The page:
# Dynamics of a Bouncing Ball

**Topics:**Measurement, Coefficient of restitution, Balls

**Pages:**9 (2746 words)

**Published:**August 28, 2012

Research Question: Of plywood, glass, stainless steel, and a ceramic tile, which least affects the dynamics of a bouncing table tennis ball?

Background Information: Table tennis is a ball game that can be played on any reasonably sized, flat, elevated surface. As is the case in any ball game, a crucial criterion to base which material to be used as a playing surface is the bounce of the ball. For any ball game to be fair to both sides, the playing surface must be such that the ball bounces back to a height that is as close as possible to the original height. Moreover, it is desired that the bounce be predictable. No ball game would be fun if the bounce is too uneven as this prevents the timing and strategic thinking of the player.

Theory and Explanation: The coefficient of restitution of an object is a fractional value representing the ratio of velocities before and after an impact. The coefficient of restitution can be calculated using the following equation: Cr = hH

Where:

* ‘Cr‘ is the coefficient of restitution,

* ‘h’ is the rebound height of the ball,

* ‘H’ is the height that the ball was initially dropped from.

This shows that the coefficient of restitution of a collision is the ratio of the square root of the rebound height (h) by the drop height (H). The coefficient of restitution varies from object to object and also according to the material which the object is impacted on (in this case bounced on). The value for the coefficient of restitution always ranges from 0 to 1 because ‘h’ cannot be greater than ‘H’. If a collision is perfectly elastic, the coefficient of restitution will be 1 and if the collision is perfectly inelastic, it will be 0. However, it is not practically possible for a collision to be perfectly elastic as in a collision energy is lost as it is converted to sound, heat and to overcome friction, and air resistance. The higher the coefficient of restitution of a collision, the smaller the difference between the bounce height and the drop height is. Since the purpose of this experiment is to determine which of the above materials least affect the dynamics of a bouncing ball, calculating for the coefficient of restitution of a bouncing table tennis ball on different surfaces is a perfect way of fulfilling this purpose. The material with the highest coefficient of restitution least affects the dynamics of a bouncing table tennis ball and vice versa.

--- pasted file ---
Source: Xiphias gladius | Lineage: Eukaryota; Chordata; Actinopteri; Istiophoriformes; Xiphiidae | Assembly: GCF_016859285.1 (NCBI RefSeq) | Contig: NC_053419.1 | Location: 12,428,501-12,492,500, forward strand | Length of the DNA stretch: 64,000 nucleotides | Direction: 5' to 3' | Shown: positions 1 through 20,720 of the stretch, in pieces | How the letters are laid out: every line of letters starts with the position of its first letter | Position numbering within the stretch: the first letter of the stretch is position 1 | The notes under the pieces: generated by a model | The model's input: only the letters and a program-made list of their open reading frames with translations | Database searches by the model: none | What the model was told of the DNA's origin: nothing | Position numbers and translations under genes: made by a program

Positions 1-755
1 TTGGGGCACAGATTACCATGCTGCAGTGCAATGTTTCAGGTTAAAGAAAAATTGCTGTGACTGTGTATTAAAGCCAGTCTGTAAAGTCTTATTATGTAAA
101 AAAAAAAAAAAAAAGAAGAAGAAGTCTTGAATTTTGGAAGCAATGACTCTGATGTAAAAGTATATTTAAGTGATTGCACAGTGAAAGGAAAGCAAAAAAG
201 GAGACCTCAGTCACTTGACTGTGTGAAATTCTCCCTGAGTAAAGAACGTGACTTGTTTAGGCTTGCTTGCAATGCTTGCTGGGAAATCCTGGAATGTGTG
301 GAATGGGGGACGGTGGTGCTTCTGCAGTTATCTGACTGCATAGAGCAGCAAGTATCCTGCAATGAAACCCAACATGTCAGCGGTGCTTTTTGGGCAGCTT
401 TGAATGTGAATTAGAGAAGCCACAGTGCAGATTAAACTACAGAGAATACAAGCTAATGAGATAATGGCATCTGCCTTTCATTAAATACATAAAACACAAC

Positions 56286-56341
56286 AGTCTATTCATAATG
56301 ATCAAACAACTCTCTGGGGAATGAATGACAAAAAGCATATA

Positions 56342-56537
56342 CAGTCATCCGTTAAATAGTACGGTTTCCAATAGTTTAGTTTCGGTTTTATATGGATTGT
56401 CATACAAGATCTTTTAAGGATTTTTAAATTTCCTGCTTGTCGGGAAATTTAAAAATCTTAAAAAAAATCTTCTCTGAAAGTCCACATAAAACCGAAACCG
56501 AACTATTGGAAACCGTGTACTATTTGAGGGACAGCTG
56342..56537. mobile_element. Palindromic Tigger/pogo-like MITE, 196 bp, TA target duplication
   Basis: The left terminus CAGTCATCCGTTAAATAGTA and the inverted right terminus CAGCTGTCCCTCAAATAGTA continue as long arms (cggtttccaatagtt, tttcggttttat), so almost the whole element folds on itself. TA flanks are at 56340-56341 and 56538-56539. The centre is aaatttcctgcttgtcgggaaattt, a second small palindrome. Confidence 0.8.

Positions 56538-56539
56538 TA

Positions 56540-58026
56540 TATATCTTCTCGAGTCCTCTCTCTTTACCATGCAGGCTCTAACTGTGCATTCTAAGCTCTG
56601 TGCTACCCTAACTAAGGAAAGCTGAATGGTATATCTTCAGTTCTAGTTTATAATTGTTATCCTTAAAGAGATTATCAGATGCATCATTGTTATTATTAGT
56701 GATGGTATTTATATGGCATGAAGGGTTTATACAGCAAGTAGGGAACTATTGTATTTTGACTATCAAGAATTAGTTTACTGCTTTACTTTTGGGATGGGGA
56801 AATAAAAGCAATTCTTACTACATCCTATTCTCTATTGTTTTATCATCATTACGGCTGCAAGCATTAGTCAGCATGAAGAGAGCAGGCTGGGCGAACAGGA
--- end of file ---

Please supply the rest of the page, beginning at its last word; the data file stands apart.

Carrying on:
By re-arranging the above equation as shown below, the equation appears in a standard linear equation y = mx + c, where ‘m’ is the gradient and ‘c’ is the y-intercept. hH=(Cr)2

h=H(Cr)2

h=HCr

In this equation, y is h, x is H and m is Cr. The y-intercept (c) is 0. By comparing different coefficient of restitution values, we can deduce which material least affects the dynamics of a bouncing ball.

Variables and their Manipulation:

Independent Variables:

* Drop height

* Material used

Dependent Variables:

* Bounce Height

* Coefficient of restitution

By controlling and changing the drop height, different values of the bounce height can be obtained in order for the coefficient of restitution for the particular material to be calculated. By using different materials as a rebound surface of the ball the coefficient of restitution of all these materials can be calculated and so the material which least affects the dynamics of a bouncing ball can be identified.

Experimental Constants:

The acceleration due to gravity for these experiments can be considered as constant as all the experiments are carried out in the same location and under the same conditions. The effects of air-resistance can also be ignored as the experiments are conducted in an air-conditioned laboratory. The table tennis ball used is kept constant for each one of the experiments as using a different ball may result in a different value for the coefficient of restitution The ruler used for measurements of the...

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